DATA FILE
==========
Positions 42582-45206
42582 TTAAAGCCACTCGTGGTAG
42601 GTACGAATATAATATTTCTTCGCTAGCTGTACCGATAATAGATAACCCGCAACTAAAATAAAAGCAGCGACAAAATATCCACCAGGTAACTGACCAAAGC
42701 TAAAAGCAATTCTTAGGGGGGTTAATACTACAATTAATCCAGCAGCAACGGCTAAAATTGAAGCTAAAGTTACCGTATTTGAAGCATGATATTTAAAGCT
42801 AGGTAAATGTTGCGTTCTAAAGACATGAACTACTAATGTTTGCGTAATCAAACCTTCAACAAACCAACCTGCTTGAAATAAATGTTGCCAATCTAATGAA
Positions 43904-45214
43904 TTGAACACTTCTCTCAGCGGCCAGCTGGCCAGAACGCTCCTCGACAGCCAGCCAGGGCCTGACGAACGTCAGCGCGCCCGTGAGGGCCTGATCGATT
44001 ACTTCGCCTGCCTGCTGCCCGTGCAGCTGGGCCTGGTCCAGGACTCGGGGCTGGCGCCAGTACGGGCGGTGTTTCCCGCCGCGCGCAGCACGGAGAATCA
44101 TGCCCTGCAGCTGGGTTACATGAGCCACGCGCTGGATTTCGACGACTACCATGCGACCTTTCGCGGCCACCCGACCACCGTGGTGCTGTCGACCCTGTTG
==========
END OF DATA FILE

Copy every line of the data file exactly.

Positions 42582-45206
42582 TTAAAGCCACTCGTGGTAG
42601 GTACGAATATAATATTTCTTCGCTAGCTGTACCGATAATAGATAACCCGCAACTAAAATAAAAGCAGCGACAAAATATCCACCAGGTAACTGACCAAAGC
42701 TAAAAGCAATTCTTAGGGGGGTTAATACTACAATTAATCCAGCAGCAACGGCTAAAATTGAAGCTAAAGTTACCGTATTTGAAGCATGATATTTAAAGCT
42801 AGGTAAATGTTGCGTTCTAAAGACATGAACTACTAATGTTTGCGTAATCAAACCTTCAACAAACCAACCTGCTTGAAATAAATGTTGCCAATCTAATGAA
Positions 43904-45214
43904 TTGAACACTTCTCTCAGCGGCCAGCTGGCCAGAACGCTCCTCGACAGCCAGCCAGGGCCTGACGAACGTCAGCGCGCCCGTGAGGGCCTGATCGATT
44001 ACTTCGCCTGCCTGCTGCCCGTGCAGCTGGGCCTGGTCCAGGACTCGGGGCTGGCGCCAGTACGGGCGGTGTTTCCCGCCGCGCGCAGCACGGAGAATCA
44101 TGCCCTGCAGCTGGGTTACATGAGCCACGCGCTGGATTTCGACGACTACCATGCGACCTTTCGCGGCCACCCGACCACCGTGGTGCTGTCGACCCTGTTG